I’ve always liked to say that I was raised by the Internet. It certainly had a bigger impact on my mental upbringing than any involvement from the parents’ side. Internet is a great refuge, but it’s also an abyss of abundance. If you’re growing up on the Internet, instead of steadily building a coherent world-view on the basis of some conceptual foundation, you’re constantly being bombarded by hundreds of incoherent random flows of information, thousands of opinions and ideas, one contradicting another. How on Earth are you supposed to form a critical judgement of your own, when every opinion comes with its certainty and a line of compelling argumentation. The multitude of countless interpretations becomes the norm. There’s no point of reference that can be taken as a starting point, there’s no stable ground to build a structure, framework or a foundation for the future development on.

Until the age of 25, it was almost impossible for me to express any strong opinion of my own, constantly keeping in mind dozens of viewpoints encountered throughout the years of being online. Every idea sounded like something that has a right to exist, relativism was the default mode of perception and interpretation. Then, luckily, by some miracle, I’ve managed to bootstrap myself out of this uncertain state of ultimate relativism. To step out of the fog. To undergo a revolution of Logos on a personal scale. In a world where it’s getting harder and harder to form an opinion due to abundance of facts and contradicting viewpoints, the luxury of feeling judgmental and opinionated on a certain topic feels like a blessing.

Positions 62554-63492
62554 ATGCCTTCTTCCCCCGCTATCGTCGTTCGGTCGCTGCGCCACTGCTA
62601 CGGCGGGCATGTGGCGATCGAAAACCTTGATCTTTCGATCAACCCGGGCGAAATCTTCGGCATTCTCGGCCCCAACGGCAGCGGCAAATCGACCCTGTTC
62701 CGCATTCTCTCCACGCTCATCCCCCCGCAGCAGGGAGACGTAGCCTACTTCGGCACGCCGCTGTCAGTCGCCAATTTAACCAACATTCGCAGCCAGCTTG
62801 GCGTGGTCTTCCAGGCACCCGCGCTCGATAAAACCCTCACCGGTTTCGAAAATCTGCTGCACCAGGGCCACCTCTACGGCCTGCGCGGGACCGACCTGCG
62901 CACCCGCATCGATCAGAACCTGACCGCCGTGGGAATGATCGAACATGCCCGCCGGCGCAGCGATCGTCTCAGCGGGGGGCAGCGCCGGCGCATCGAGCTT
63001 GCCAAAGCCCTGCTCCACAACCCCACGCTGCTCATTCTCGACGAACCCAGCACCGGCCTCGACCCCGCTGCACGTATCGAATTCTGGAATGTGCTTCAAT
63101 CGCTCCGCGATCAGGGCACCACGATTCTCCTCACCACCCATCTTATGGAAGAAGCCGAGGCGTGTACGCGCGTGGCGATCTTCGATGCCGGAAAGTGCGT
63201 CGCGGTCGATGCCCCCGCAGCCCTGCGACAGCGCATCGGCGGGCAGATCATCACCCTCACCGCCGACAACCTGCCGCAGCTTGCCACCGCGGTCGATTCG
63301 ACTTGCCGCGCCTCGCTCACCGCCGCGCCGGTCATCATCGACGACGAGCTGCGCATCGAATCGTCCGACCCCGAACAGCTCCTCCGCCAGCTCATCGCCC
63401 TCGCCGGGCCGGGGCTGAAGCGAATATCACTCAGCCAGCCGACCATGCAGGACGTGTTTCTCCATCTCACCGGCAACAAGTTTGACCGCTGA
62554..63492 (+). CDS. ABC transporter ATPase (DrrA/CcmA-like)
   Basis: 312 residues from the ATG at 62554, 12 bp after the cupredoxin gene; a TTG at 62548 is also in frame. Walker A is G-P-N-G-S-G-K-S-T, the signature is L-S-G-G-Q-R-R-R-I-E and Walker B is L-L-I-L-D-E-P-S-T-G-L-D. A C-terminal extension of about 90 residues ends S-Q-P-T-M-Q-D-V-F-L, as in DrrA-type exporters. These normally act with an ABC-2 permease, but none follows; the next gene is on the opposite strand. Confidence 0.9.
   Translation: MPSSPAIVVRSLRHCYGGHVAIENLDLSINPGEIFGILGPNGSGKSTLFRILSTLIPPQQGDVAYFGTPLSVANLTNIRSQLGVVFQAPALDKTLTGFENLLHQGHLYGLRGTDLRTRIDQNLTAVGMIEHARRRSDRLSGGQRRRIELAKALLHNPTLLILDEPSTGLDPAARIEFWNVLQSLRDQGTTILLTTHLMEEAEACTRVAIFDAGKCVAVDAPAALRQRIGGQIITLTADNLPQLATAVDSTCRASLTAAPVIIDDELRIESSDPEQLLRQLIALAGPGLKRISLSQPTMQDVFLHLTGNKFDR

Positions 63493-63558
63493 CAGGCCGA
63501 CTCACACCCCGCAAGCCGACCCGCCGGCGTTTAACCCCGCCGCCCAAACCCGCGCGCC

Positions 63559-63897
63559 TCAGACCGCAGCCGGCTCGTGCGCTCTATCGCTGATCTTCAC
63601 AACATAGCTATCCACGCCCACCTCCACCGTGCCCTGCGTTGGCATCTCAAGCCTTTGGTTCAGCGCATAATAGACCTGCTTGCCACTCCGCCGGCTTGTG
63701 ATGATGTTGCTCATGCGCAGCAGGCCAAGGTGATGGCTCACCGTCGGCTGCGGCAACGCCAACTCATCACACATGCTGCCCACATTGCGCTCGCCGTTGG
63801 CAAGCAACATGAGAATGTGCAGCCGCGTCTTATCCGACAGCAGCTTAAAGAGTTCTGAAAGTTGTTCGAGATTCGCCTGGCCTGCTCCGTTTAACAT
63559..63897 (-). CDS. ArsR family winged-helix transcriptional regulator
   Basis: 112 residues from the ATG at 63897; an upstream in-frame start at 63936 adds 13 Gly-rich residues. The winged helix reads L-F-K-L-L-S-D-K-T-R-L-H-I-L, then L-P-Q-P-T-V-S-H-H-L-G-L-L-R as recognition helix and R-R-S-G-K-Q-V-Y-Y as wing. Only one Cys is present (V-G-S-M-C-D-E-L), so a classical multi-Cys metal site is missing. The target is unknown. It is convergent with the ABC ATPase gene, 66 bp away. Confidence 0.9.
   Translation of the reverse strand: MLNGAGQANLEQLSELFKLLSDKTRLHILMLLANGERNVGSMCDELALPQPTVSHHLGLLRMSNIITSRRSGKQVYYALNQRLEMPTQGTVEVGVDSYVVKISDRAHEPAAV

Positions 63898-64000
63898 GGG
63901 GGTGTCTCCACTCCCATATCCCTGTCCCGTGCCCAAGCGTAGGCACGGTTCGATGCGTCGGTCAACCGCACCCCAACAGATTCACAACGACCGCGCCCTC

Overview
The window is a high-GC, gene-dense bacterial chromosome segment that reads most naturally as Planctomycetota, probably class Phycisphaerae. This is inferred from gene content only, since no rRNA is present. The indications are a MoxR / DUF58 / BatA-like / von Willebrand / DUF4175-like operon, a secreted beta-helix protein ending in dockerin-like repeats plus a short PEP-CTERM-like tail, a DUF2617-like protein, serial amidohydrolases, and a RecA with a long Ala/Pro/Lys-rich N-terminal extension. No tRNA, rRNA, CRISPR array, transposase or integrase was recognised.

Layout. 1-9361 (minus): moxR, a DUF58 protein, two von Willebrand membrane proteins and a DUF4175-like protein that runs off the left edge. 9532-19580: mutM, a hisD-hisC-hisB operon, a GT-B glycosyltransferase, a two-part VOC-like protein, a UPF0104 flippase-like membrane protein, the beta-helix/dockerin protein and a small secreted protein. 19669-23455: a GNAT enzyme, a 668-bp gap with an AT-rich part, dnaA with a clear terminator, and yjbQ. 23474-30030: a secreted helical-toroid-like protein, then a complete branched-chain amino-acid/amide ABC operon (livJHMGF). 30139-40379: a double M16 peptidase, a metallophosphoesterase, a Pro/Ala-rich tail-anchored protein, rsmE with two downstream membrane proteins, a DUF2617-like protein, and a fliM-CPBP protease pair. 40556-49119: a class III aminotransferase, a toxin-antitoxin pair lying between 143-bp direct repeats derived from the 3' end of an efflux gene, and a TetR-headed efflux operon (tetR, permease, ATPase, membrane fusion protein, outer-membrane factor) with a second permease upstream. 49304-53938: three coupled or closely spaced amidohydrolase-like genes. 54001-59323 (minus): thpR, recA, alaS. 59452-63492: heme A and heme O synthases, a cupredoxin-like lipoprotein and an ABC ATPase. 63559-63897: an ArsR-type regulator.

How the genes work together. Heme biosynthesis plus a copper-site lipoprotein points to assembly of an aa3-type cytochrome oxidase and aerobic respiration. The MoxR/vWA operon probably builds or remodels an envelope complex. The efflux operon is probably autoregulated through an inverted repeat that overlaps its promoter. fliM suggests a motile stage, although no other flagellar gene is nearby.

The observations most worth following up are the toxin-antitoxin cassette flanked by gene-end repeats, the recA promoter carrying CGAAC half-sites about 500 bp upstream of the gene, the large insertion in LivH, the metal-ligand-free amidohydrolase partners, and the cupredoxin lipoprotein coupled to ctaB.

If I ever had to give advise to a younger audience of people who also happen to be brought up by inattentive parents, I would have certainly recommended seeking and getting involved into some other platforms allowing for discussions and debates from the earliest age. Even if it’s done through involvement into a local branch of the libertarian party, or defence of communism on online forums and anonymous image boards – it doesn’t even matter how arbitrary the opinions are, as long as you have something to stand by and to defend. Do it for the sake of developing critical judgment. The future benefits are immeasurable.

Anyway, back to the strange life-forms. When one critical part of a structure is missing, the organism naturally compensates it with an excess in something else. In absence of verbal tools for interpreting the world, my mind had to adapt by developing a strange search engine working on intuition that could retrieve random facts, ideas and pieces of information out of a database built out of the mess gathered together from unrestrained Internet exposure. Hence, the aversion towards speaking – raised in a domain of text, linear speech is simply not a natural way of thoughts’ expression. In other words, the confused mind managed to develop some mysterious tools running on intuition that would compensate for the lack of verbal and logical reasoning structures.

Is it a gift? I don’t know. Is it useful in the 21 century? Certainly. Imagine having an intuition manifesting itself through a subtle feeling of how something is supposed to ultimately look like, or feel like – whether it’s a text, digital product or a poem. Having such a conception, you have an unlimited power to draw together its parts, piece by piece, either from layers of your mind or from the Internet. It’s easy to retrieve the things you need when you can navigate in digital space as naturally as in your own mind, when the Internet becomes an organic extension of yourself. I think in the future we’ll witness this to become a natural state of integration between digital and organic realms, the fusion that the human interface will have no choice but to adapt to.

Perhaps, some of us had to adapt earlier. Perhaps, against our will.